Category Archives: ESL

PLC Series: Focus on the Strengths of Your ELs

Welcome back to the Heinemann Professional Development Professional Learning Community (PLC) series. We are excited to present a new format for the 2017-2018 year! 

Each month, we'll share 2 posts designed to provoke thinking and discussion, through a simple framework, incorporating mini-collections of linked content into your professional development time. 

This month, our posts will challenge us to examine literacy practices so we can be more inclusive of students who speak varieties of English as well those learning English.

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After discovering a pattern of deficit thinking about her child’s reading struggles, Cohort 1 Heinemann Fellow Lisa Birno embarked on action research to investigate instructional strategies that would “increase equity and engagement through the use of purposeful talk”.

In this post on the Heinemann blog, Lisa tells the story of how she began critically examine patterns of deficit language we sometimes use to describe learners. She writes, “In order to make sense of why the child isn’t learning the way we expect, our deficit language kicks in and it damns every child we use it on.”

Take a few moments to read her post and think about a time you recall defaulting to deficit-thinking, whether it be with a student, a family member, or yourself. What phrases of deficit language dominate this memory?

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Using Pre-Assessment to Ease into Reading Differentiation

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The research is compelling: When teachers differentiate reading instruction, students learn more. But teachers are too often given the expectation of differentiation without the details on how to make it work. In No More Reading Instruction Without Differentiation, Lynn Bigelman and Debra Peterson offer a framework that adapts instruction based on individual students' needs and interests.

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Take The Heinemann Teacher Tour From Home!

20232849_10154703637846892_8382909063338438088_oOn Saturday, July 29th, Heinemann celebrated its fifth annual teacher tour.  Each year we invite teachers from all over to join us at our home office to learn from our authors, share in thinking and learning together, and tour the historic mill building that we call home. This year, we were pleased to host authors Ralph Fletcher, Grace Kelemanik, Valerie Bang-Jansen, Mark Lubkowitz, and Cornelius Minor. Each author led a forty minute PD workshop session for the tour participants. 

Were you unable to make it to this year's teacher tour? Fear not! We recorded each session LIVE for Facebook, and you can watch all of the videos below, along with the day's tweets and some presenter materials. 

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Get to Know English Learners’ Interests

readingtolearnforels_mg5d6599Gaining knowledge from informational texts is an essential academic skill. Yet for too many English Learners, this skill is not developed sufficiently and as they move from elementary into middle school, the reading gap becomes a knowledge gap. In Reading to Learn for ELs, author Ana Taboada Barber provides models of her instructional framework for reading informational texts so that reading teachers, content-area teachers, and ESL teachers alike can take on the work of teaching English Learners how to succeed and gain knowledge through reading informational texts.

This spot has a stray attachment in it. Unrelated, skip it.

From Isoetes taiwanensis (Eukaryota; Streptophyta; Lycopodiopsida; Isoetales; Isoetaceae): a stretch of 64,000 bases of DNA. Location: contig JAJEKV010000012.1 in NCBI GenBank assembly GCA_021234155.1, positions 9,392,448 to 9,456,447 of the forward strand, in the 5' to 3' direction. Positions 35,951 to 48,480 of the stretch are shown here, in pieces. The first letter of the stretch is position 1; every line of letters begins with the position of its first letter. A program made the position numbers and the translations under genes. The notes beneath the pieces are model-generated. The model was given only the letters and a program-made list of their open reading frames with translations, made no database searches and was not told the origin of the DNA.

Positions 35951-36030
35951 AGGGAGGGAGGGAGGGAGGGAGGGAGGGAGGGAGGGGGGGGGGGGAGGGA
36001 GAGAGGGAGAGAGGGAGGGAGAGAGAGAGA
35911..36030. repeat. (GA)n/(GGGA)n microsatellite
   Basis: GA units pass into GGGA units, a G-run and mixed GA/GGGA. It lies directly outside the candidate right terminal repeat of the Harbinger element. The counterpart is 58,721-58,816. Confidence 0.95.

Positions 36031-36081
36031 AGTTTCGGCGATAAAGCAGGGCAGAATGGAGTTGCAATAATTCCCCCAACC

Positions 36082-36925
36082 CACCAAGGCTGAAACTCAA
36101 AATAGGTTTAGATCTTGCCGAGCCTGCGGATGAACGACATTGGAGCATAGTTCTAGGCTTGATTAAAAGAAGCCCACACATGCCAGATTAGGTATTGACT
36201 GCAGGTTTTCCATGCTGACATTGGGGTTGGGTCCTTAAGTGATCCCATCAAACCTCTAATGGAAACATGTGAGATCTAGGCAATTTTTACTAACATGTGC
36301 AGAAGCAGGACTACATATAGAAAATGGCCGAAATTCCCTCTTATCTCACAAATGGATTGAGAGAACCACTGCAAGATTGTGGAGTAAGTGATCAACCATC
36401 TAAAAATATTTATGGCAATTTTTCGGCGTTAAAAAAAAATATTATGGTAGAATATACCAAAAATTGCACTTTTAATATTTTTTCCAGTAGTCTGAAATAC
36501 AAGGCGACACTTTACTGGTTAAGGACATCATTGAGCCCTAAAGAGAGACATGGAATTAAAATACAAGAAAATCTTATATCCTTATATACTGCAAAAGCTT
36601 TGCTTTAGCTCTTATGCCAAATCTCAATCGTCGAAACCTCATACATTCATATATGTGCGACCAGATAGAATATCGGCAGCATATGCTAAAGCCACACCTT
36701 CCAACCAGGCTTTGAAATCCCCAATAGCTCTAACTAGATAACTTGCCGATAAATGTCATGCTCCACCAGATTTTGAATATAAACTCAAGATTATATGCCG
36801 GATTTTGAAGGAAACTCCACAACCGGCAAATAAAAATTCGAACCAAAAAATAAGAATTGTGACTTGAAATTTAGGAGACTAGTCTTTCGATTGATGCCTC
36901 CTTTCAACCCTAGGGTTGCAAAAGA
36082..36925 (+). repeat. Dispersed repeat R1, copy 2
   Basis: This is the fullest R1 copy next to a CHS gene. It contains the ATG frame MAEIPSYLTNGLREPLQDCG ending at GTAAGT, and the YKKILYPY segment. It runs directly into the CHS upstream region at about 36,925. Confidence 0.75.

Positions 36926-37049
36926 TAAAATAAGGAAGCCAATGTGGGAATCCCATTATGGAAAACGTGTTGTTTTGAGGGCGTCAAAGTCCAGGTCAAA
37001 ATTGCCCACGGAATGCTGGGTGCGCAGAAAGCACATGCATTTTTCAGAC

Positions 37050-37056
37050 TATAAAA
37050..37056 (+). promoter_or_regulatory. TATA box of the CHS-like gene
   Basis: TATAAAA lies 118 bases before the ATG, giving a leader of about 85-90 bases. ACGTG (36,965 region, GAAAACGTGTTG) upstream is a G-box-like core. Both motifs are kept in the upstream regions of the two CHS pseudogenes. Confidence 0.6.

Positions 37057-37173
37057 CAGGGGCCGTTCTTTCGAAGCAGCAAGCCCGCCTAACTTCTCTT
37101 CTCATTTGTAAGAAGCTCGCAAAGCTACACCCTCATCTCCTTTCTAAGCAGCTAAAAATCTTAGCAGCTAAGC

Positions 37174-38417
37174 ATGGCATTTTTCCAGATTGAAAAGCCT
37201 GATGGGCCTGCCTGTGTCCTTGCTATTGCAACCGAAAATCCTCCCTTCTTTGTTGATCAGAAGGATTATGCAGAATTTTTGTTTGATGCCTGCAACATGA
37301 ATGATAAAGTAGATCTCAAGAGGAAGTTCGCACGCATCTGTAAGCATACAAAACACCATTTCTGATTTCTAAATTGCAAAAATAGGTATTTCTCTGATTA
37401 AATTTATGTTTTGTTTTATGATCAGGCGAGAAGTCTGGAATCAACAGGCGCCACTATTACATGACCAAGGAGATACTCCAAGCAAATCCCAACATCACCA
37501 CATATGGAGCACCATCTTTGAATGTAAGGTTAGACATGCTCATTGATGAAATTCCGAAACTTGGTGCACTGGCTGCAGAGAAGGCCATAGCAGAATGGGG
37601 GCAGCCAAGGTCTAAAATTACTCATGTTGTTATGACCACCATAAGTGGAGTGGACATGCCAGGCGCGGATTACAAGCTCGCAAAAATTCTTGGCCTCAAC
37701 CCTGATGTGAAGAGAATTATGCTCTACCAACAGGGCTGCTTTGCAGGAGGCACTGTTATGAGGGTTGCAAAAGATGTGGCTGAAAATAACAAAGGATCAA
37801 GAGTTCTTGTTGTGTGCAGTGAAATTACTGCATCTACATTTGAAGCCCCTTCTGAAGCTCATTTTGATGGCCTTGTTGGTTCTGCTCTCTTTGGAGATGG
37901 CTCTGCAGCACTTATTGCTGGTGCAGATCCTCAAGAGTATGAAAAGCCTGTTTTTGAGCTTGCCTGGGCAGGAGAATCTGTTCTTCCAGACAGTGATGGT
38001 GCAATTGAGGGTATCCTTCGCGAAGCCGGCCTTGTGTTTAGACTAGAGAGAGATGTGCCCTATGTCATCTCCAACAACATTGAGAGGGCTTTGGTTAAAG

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Heinemann is at ILA 2017! Here’s What You Need to Know

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From July 14–16, 2017, Heinemann will be at the International Literacy Association 2017 conference in Orlando, Florida. Here now is everything you need to know about our presence at #ILA17. 

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Tom Newkirk: On Writing Embarrassment—An Interview with Myself

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By Thomas Newkirk

In anticipation of the September release of my new book, Embarrassment: And the Emotional Underlife of Learning, I decided to reflect on what the book can offer teachers, students, and (I hope) other readers intrigued with the topic. We met in Tom’s office, a cluttered upstairs room of his house. From his window, you can see across Mill Pond Road to the former house of his mentor and friend Don Murray, who figures prominently in the book.

Why embarrassment?

In so much of what I read about education, the emotional life of the learner, particularly the teacher-learner, is ignored. We often get these rosy, uniformly successful depictions—all students are motivated, everything comes in on time, the teacher just loves every minute of her job. While I loved teaching, that was never my emotional reality. I regularly felt discouraged. I relived failures, often in the middle of the night. My successes seemed so much more intermittent than those in the accounts I read. I compared myself unfavorably with colleagues, and super-teacher authors and presenters—and I didn’t measure up.

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